Addition: We use connecting words to join clauses and sentences that add information.

as well/ too – come at the end of a clause

eg. Alice works at the supermarket during the day. She has a night job, too/ as well.

also – at the beginning or the middle of a clause

eg. The weather is really unpredictable these days. There can also be storms, so be careful./ Also there can be storms so be careful.

not only with but

eg. The city is not only crowded but extremely polluted.

what’s more/ besides – at the beginning of a sentence

eg. I don’t have time to wash the dishes. What’s more/ Besides, it’s your turn, anyway.

NB: We don’t use also, too or as well in negative clauses. We use either.

eg.I haven’t been to Bodrum or Izmir either.


the moment/ as soon as – at the beginning of a clause to say something will happen immediately after something else has happened. When we are talking about the future we use the Present Simple after the connecting words rather than the future form.

eg.As soon as/ The moment I get paid, I’ll take you out for dinner

When we are talking about the past we use Past Simple after the connecting words.

eg. As soon as/ The moment I got home, I went straight to bed.

ever since – at the beginning of a clause means continually since that time.

eg. Ever since I met him he’s been unemployed.

first/ originally – at the beginning of a clause before the main verb or after the verb ‘be’ to talk about something as it was in the The house first/ originally built in the 1920s was later used as a police station.

from then on/ ever since then – at the beginning of a sentence means continually since the time indicated in a previous sentence or clause

eg. I saw my first ballet when I was six. From then on/ Ever since then it’s been my dream to become a ballerina.

While/ As – at the beginning of clauses means that something happens during the same time as something else.

eg. While I was walking down the street I saw my friend walking her dog.

Afterwards/ Then – at the beginning of sentences to talk about something that happens after the time mentioned.

eg. We went out for lunch on our first date. Afterwards,/ Then we went for a romantic stroll on the beach.

Meanwhile – at the beginning of a sentence to talk about an event that happens while something else is happening.

eg. I anxiously waited for the phone to ring. Meanwhile, I tried to read a book but I couldn’t concentrate.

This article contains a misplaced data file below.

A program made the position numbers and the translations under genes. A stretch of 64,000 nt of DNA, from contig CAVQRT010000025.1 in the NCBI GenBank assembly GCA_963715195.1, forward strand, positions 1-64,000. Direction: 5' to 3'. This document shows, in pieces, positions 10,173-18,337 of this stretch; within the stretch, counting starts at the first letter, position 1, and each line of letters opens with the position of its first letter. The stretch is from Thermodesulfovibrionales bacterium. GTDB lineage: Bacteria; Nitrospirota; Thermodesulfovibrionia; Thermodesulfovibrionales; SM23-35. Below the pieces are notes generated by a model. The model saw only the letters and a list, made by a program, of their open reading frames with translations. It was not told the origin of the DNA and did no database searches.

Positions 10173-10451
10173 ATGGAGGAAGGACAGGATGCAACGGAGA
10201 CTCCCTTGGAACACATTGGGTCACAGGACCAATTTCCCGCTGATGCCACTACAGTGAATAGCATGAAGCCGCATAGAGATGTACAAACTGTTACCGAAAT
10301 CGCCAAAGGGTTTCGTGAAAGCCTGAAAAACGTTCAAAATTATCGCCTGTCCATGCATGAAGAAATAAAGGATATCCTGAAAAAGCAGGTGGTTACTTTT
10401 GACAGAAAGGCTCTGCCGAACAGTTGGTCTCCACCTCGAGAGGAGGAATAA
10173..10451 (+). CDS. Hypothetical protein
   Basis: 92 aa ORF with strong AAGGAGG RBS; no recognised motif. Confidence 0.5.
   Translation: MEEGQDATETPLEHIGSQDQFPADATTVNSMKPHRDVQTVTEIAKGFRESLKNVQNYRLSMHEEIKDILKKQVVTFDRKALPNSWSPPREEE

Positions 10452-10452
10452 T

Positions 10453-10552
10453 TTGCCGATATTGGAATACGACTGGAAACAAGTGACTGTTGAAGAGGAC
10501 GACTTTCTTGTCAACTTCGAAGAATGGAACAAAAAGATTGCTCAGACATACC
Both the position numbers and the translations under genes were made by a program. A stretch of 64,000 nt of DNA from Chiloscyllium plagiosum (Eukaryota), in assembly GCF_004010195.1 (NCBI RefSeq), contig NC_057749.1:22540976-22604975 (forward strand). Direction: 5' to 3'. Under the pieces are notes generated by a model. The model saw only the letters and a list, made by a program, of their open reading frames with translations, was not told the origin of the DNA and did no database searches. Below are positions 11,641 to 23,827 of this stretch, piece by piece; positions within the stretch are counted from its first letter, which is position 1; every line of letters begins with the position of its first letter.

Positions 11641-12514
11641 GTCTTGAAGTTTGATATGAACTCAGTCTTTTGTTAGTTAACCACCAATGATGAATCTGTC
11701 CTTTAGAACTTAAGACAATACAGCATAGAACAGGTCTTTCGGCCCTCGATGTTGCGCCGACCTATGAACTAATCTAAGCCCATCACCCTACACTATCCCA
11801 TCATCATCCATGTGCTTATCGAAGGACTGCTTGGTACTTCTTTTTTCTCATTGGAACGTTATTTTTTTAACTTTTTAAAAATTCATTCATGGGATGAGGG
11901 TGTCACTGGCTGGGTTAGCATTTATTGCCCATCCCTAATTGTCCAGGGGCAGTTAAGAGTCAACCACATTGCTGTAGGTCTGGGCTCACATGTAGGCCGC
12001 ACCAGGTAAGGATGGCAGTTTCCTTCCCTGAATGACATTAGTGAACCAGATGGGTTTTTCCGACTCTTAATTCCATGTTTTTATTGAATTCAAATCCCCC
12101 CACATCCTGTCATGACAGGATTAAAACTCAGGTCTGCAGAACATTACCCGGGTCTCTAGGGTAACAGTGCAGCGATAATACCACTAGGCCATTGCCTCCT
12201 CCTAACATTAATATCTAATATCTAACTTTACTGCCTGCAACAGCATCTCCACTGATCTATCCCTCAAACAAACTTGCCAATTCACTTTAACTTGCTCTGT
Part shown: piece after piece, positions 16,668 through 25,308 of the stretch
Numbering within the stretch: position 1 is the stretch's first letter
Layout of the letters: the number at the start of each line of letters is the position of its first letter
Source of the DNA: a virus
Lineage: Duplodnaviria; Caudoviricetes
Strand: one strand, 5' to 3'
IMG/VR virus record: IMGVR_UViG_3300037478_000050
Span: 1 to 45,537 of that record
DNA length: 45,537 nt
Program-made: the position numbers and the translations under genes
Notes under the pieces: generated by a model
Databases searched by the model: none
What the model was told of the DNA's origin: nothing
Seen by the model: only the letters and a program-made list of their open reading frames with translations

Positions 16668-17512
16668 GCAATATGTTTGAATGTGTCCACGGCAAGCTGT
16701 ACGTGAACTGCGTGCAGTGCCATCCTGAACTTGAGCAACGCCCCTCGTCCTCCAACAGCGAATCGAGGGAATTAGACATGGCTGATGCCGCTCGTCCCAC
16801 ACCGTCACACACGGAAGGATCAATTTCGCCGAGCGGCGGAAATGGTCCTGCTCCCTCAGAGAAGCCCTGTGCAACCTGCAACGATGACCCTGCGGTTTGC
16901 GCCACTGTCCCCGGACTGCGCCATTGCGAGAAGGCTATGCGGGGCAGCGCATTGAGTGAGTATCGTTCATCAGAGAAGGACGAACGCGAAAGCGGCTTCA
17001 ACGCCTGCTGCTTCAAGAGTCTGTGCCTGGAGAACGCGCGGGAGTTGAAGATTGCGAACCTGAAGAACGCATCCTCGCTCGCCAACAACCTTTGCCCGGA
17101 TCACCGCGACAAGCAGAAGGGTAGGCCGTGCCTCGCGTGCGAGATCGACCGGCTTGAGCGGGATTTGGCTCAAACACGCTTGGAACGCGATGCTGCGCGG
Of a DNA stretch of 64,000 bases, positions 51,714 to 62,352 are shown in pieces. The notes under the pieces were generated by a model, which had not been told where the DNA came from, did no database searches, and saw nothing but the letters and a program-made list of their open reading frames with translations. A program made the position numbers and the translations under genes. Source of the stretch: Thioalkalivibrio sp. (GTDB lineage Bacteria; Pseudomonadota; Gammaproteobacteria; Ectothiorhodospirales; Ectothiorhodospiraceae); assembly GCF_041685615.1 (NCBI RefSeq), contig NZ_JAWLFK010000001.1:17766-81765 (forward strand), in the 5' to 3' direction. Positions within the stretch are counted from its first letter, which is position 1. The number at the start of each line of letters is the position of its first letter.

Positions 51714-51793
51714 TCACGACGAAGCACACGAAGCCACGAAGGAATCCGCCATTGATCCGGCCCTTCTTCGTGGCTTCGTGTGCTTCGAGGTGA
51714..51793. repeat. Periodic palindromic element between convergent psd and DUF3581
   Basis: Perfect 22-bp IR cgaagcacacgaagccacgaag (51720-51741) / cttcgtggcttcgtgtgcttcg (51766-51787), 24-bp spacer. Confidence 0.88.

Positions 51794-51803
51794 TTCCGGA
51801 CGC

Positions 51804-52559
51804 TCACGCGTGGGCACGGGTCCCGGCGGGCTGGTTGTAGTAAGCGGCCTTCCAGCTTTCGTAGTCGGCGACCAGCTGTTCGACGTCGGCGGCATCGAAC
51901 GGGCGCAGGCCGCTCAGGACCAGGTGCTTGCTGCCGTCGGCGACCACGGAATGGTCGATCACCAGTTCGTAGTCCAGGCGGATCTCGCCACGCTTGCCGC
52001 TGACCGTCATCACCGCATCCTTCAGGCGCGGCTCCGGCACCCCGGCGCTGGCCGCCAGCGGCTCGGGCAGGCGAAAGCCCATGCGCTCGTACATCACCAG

although/ even though – to contrast two clauses in the same sentence, at the beginning or middle of the sentence.

eg. Although/ Even though Tanya can cook, she usually eats out.

whereas – to introduce a subordinate clause which you are comparing to something you said in the main clause, at the beginning or the middle of a sentence.

eg. My boyfriend is having trouble quitting smoking, whereas I gave up quite easily two years ago.

however – to contrast two sentences, at the beginning of the second sentence.

eg. I like coffee. However, if I drink too much I have a bad reaction to it.but – to contrast two clauses in a sentence.

We don’t use but at the beginning of sentences in formal written English.

eg. Most people like summer, but I prefer winter.


unless – in conditionals to mean ‘if not’

eg. I won’t go outside unless it stops raining.

in case – to talk about something we do to prepare for a possible situation in the future

eg. Take some water in case you get thirsty.

otherwise – to talk about an undesirable outcome if something else doesn’t happen.

eg. We must save water, otherwise there will be a world shortage.

provided/ providing/ as long as / assuming – can be used instead of ‘if’ in conditionals

eg. I would take a year off and go travelling, providing I had enough money.

provided/ providing/ as long as – can also be used to mean ‘only if this happens’

eg. Pitt bulls can be loyal pets, providing they are trained properly.

whether – as an alternative for ‘if’ in conditionals when two or more alternatives are mentioned.

eg. Whether the death penalty is right or wrong, there are many who protest against it.

imagine/ suppose/ supposing – mean ‘form a picture in your head about what something could be like’

eg. Suppose you get stuck on a desert island, what would you do?

imagine/ suppose/ supposing – instead of ‘if’ in questions

eg. Imagine there was no need for money, what kind of world would we live in?

Reason and Result:

because/ because of – to give the reason for something, at the beginning of a clause of reason

eg. I lent Steve ten dollars because he didn’t have money for the train.

because of is followed by a noun clause

eg. Because of volcano ash, there were no flights in or out of Europe.

as/ since – can be used to mean because

eg. Since you are tired, I’ll talk to you tomorrow.

so/ as a result/ therefore/ consequently – to introduce the result of a situation.

eg. My English is really bad. As a result, he didn’t understand me.

due to/ owing to – to introduce the result of a situation, at the beginning of a phrase, followed by a noun phrase

eg. Owing to bad weather yesterday we didn’t go cycling.


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